Ian Poulter sure is a noisy bloke.
The loud wardrobe. The screaming hair. The cry for attention behind his going the full monty on a magazine cover and trash-talking his peers in an article earlier this year.
He is to British golf what Mick Jagger is to British rock, but without all the hits.
Poulter finally raised a ruckus on the golf course Thursday. He fired a 2-under-par 70 in the Masters Tournament's opening round and enters play today two shots off the lead.
The rub is, he seemed more relieved than inspired by his play. Poulter, who claims to have talent surpassed only by Tiger Woods -- despite never having won in the United States -- needs to prove it over four days, not just one.
Or, as we Americans like to say, if you talk the talk, you better walk the walk.
Poulter's now infamous comments in the March edition of Golf World magazine will haunt him until he does. Poulter posed nude behind a strategically placed golf bag for the cover -- and undressed his peers in an interview.
He suggested that with good play over an extended period of time, he could get to the No. 2 spot in the world behind Woods.
"The trouble is I don't rate anyone else," he told Golf World (UK) . "Don't get me wrong, I respect everyone who is a professional. But the problem is I haven't played to my full potential yet. And when that happens, it will just be me and Tiger."
Some misunderstood those comments as a slight toward Woods. Poulter claimed again Thursday that no golfer can rival Woods.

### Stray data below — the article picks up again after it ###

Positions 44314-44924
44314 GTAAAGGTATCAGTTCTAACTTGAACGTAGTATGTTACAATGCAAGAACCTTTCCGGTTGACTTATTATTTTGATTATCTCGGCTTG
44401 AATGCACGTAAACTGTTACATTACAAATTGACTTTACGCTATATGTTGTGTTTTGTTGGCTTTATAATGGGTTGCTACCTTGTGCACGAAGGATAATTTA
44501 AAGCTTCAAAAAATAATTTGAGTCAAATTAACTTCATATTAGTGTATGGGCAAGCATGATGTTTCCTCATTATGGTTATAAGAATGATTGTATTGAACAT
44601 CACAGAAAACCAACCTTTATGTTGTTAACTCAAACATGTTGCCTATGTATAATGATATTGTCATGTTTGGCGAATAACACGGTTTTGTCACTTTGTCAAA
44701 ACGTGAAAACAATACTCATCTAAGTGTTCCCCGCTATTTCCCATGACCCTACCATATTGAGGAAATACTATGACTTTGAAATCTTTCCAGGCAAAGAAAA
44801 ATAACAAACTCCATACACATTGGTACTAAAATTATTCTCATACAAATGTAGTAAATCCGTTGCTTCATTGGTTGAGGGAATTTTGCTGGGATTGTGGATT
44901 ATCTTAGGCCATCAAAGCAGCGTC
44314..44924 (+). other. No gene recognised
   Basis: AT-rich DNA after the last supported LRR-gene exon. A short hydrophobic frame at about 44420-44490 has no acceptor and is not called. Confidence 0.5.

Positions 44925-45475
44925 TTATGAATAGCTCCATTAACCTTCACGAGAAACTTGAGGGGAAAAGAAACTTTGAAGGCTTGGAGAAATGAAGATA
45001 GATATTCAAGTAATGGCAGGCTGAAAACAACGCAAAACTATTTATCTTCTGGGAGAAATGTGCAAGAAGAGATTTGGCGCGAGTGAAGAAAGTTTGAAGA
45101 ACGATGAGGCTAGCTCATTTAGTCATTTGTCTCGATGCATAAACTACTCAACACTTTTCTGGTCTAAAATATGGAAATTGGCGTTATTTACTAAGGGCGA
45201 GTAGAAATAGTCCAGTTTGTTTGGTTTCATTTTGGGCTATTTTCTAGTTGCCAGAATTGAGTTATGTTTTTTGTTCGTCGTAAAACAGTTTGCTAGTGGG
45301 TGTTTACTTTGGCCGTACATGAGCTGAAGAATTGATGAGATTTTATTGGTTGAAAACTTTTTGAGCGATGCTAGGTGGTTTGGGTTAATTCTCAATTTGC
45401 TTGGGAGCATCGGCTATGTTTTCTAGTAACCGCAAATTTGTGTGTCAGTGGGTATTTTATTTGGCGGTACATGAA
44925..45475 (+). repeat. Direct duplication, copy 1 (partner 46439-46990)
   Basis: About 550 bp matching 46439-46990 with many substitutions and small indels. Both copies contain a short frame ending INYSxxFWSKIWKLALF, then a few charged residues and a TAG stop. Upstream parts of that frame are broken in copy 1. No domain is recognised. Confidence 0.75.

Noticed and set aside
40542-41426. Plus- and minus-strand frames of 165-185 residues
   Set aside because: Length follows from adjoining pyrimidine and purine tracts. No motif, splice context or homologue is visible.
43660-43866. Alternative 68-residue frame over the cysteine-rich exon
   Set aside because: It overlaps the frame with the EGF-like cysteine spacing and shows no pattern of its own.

Whether Poulter dissed Tiger, his comments certainly revealed a cockiness rarely seen in golf. Woods talks smack from time to time but has the pedigree to back it up. When he says he can win the Grand Slam, we believe him. When Poulter hints that he can be a better player than Phil Mickelson or Ernie Els, or even Stewart Cink, we smirk.
After all, if Woods is golf's king, Poulter is closer to being the game's court jester than its prince. He has worn rhinestone-studded shirts on the golf course, for pity's sake. His signature victory came in a tournament named the Volvo Masters Andalucia. Sounds like something they play at the local muni, not Augusta National.
Still, you can't help but quietly root for Poulter. He has taken plenty of abuse from his peers over the magazine article. Lee Westwood recently stepped on a driving range between Woods and Poulter and joked about how nervous he was to be hitting balls between the two best players in the world.
The only thing more annoying than a cocky golfer is a condescending one.
So, here's hoping the only noise Poulter makes the rest of the weekend is with his golf game.
Reach Savannah Morning News columnist Adam Van Brimmer at email@example.com.